Because “elective” procedures in hospitals were suspended as hospitals prepared for the COVID-19 crush, an important heart procedure for my wife was postponed from early April to last week. But to have the procedure, she needed to be tested for the virus.

My wife has a number of health conditions that would put her at high risk if she contracted the disease. Her irregular heartbeat is one of them. But to keep her and those giving her the procedure as safe as possible, a test was mandatory.

The test was a drive-by, and the entire ordeal felt dystopian. We drove to the testing site in Birmingham, near Southern Research, all the while listening to a kind-of-creepy, repeated, recorded message on our radio. We were told not to lower our windows. Not to talk to the workers. At one station in the testing field, we called a phone number a health care worker held up on a sign so that my wife could be screened. She put her ID between the passenger window glass and door seal so the worker could see it. A plastic bag to contain her sterile swab was placed under the right-side wiper. The radio voice continued to tell us not to talk to the workers or open our windows. The workers know you thankful, the voice said. In English and in Spanish. A big “S”, some kind of code, was written on the windshield (we assumed it signaled Veronica was there because she was going to have a “surgery,” but we don’t know; we were told not to talk to the workers!). As we entered the right side of a two-lane testing line, I noticed a big white truck up ahead with two Trump bumper stickers. “Make America Great Again.” Is this America being great? I am really tired of “winning.” We pulled up to the tester, where we were told to turn off the air-conditioning and finally roll down the passenger window. You’re going to experience about five seconds of discomfort, the tester said. My wife pulled her mask down, the swab entered her nose, clearly making her uncomfortable. The sample was taken, placed in our windshield baggie, sealed, and tossed into a cooler. The worker – doctor, nurse, somebody – was fully shielded and dressed in lots of PPE. Everybody at the site was. As unsettling as the process could be, it was very efficient, and the workers we weren’t supposed to talk with, were kind, as gentle as possible, and mostly smiling. We thanked them anyway.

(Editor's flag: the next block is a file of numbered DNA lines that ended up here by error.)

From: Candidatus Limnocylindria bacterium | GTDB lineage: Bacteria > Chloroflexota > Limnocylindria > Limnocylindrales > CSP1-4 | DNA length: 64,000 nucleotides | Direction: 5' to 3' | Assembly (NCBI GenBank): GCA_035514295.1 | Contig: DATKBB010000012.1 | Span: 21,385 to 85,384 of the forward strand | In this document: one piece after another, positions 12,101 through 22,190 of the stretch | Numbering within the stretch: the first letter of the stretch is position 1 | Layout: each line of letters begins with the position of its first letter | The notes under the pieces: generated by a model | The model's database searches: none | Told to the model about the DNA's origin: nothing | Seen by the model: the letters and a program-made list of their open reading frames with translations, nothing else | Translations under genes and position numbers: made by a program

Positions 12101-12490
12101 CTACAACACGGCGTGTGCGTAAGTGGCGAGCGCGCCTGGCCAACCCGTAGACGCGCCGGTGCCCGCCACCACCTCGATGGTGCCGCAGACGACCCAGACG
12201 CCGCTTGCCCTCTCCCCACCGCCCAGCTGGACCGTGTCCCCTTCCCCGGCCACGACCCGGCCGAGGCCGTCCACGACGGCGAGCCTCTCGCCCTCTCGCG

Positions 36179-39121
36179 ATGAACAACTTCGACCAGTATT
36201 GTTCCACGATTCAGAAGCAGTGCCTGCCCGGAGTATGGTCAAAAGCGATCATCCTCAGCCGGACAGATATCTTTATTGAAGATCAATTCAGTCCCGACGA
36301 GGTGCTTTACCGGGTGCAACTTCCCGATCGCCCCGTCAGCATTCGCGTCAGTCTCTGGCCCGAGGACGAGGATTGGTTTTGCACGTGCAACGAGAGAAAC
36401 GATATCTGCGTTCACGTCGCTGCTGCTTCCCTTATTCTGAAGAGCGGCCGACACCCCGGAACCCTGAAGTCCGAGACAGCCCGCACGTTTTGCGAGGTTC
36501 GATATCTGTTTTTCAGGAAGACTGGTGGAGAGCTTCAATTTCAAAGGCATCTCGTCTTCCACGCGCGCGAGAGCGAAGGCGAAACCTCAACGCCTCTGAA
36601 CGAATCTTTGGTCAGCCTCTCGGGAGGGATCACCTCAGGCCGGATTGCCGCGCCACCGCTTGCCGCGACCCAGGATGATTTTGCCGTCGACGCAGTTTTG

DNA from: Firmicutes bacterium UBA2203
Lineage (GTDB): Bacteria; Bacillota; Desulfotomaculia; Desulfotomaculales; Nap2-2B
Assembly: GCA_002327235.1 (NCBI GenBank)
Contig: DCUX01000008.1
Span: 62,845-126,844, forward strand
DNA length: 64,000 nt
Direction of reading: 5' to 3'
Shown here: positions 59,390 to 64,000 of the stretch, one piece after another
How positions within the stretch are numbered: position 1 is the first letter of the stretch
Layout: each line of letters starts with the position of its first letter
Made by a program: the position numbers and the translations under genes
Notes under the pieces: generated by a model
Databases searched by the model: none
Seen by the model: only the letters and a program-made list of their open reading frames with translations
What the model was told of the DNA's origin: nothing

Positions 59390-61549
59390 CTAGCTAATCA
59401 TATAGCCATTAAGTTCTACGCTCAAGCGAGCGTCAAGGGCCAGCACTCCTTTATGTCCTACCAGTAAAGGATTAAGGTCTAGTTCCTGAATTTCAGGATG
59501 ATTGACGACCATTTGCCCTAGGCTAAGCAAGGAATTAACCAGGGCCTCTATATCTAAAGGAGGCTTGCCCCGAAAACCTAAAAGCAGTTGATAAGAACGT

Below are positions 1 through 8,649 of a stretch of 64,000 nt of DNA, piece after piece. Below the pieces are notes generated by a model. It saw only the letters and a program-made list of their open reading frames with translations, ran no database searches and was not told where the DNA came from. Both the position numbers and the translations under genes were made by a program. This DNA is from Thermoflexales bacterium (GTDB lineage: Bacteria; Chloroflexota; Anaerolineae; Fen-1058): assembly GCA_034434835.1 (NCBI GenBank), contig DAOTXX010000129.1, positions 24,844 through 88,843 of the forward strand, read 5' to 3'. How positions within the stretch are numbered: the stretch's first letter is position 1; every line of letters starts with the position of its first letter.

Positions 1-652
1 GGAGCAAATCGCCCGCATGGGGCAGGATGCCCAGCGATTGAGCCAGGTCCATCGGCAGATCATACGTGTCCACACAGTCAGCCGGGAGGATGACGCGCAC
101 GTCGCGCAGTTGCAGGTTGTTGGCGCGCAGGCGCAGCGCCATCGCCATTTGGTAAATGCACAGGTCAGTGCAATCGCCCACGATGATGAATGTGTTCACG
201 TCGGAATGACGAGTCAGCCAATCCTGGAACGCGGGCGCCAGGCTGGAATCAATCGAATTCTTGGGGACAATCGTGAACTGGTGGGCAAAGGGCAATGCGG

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As we exited the parking lot, a gentleman placed a rolled-up flyer in the car door’s handle. “Don’t get it until you’re completely out of the lot. That was a sheet telling us we were presumed to have COVID-19, so stay home until we get the test results.

Those came the next day; Veronica is negative.

Her procedure went forward last Wednesday. It included a shock to the heart – what’s known as electrical cardioversion – to bring her heart back into rhythm. It has been a complete success, thus far; Veronica’s heart is in regular rhythm, her blood pressure is down, and she’s at about 55 to 60 beats per minute. She says she feels better, and she acts like she does.